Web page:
January 31, 2013

WBRC Launches 'iProgram'

Photo: An Apple iPad 4 and iPhone 4
The WBRC has launched the ‘iProgram’.  Although the iPad and iPhone have been taught previously as a specialty Computer Access Training (CATS) program, the ‘iProgram’ is a departure from the traditional CATS structure.  The length of the program has been changed from an average of 4 week admission to a 2 week admission to better meet the needs of our Veterans.  The new 'iProgram' is an intensive program similar to the basic program.  The Veteran receives one on one instruction for 6 periods a day with 3 different instructors.  Another new component of the program is the Technology Lab, which is taught an additional period during the day in a group setting.  It covers advanced skills outside the basic skills parameters.  Up to three participants are brought in at a time to work on either the iPad or the iPhone.  Many Veterans report enjoying the camaraderie and skill reinforcement experienced by working together outside of the schedule class periods. 
The iPad and iPhone both have built-in accessibility software to magnify or provide verbal output to allow access for the visually impaired or blind population.  The iPhone and iPad each act as a portable computer and offer many of the same functions users enjoy on their desktop or laptop computer.  Once the basic core competencies have been met for issuance, treatment is individualized for each Veteran based on need and skill level.  During the basic program, the Veteran will often master basic skills of the Phone (iPhone only), Contacts (address book), Calendar, Notes, Mail, Siri and Safari (Internet).  In the technology lab, the Veteran may master advanced skills using iCloud, iTunes, Camera and Photos.  An advanced iProgram is also available for Veterans who would like to return to continue to learn advance functions of the device.  If you are a veteran or active duty service member with vision loss interested in participating in the iProgram please contact your VIST to request a referral.
The Western Blind Rehabilitation Center (WBRC) is a 27-bed residential facility located at the Menlo Park Division of the VA Palo Alto Health Care System. Approximately two hundred veterans and active duty service members of all ages participate in the program each year. More than three quarters have usable vision for which specialized treatment is provided. Adjusting to and managing visual impairment is the major objective of the program. If you are in the area and are interested in a site visit, please call (650) 614-9952 to make arrangements.

January 28, 2013

Resource: Woodworking for the Blind Free Membership

Photo: Curls of wood shavings, a woodworking tool, and piece of wood [via]

Woodworking for the Blind, Inc. now provides free digital MP3 compact disk recordings of current woodworking publications exclusively for the use of blind and visually impaired woodworkers.  Voice recordings of Fine Woodworking magazine, Woodwork magazine, Woodsmith magazine, Woodworking magazine, American Woodworker magazine and Woodcraft magazine are recorded as CDs in MP3 format shortly after the current issues become available. All recordings include the text of woodworking articles on techniques and design, how-to-build-it articles, tips, tool reviews, shop methods, finishing advice, woodworker profiles and other general features. Recordings include descriptions of the many photos and illustrations that accompany the magazine articles. Occasionally, recordings of woodworking books also are issued.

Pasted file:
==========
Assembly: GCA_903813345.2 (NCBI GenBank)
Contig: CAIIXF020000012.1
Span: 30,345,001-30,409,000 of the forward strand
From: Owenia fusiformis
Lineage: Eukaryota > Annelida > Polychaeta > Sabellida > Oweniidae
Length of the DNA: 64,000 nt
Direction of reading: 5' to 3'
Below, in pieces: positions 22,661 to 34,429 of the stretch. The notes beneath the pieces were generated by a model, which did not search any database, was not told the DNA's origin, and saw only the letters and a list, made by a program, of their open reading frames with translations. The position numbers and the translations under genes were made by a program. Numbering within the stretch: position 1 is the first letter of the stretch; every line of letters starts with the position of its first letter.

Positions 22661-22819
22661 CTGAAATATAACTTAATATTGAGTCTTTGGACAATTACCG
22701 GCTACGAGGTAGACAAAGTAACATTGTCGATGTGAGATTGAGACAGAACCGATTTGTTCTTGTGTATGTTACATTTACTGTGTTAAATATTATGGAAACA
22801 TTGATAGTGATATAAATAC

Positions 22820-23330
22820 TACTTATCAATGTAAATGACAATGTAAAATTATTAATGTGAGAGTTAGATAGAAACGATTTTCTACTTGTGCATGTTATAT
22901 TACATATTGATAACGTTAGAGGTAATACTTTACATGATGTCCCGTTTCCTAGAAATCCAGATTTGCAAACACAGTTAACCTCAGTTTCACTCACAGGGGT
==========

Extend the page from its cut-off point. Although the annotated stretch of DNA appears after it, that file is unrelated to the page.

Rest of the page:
Recordings can be sent only to members. Membership is free and open to all print-disabled persons who are blind, visually impaired or physically handicapped to read normal printed material as a result of such disability.

For further information or for a Membership Application send an e-mail to: 

CLICK HERE to visit the Woodworking for the Blind Website

January 23, 2013

ALUMNUS FOCUS: Mr. Joe 'Kool' Galindo

Photo: Mr. Joe Galindo, WBRC Alumnus & Poet

My name is Joe Galindo a.k.a. Joe Kool.  I served in the Army with the 82nd Airborne & with the 7th Special Forces Group for about 15 years I'm a Grenada vet & have a purple heart.  I love to write poetry & had 2 of my poems published.  I also love to draw, paint, & my favorite hobby is HO scale & N scale Amtrak trains.  The W.B.R.C. has been very helpful & good to me & all my fellow Vets that have been here.  That's why I call this place my home away from home.  W.B.R.C. staff is like my 2nd family & I love them all for being here to help us Vets.  My blindness has opened up a whole new world for me and I truly thank the Western Blind Rehabilitation Center.    

Two Poems follow below written by Joseph Galindo upon his WBRC Program Graduation in 2008 and 2013.

Putting Veterans First

There’s a place at the VA Palo Alto than many Vets will call home.

Veterans who come and go or been here before know of this place.

They have helped many Vets like me and you and continue to do so.

If you’re blind, going blind, low vision or somewhere in between, then this is where you need to be.

The will show you kindness, be caring, helpful, and always there for you.

The give you hope, respect, courage and real confidence with a new freedom.

They are dedicated, loyal, and trustworthy people who I will always remember.

You know who you are: nursing, mobility, staff, and all the other departments who make up the WBRC, a.k.a. WE BUILD REAL CONFIDENCE.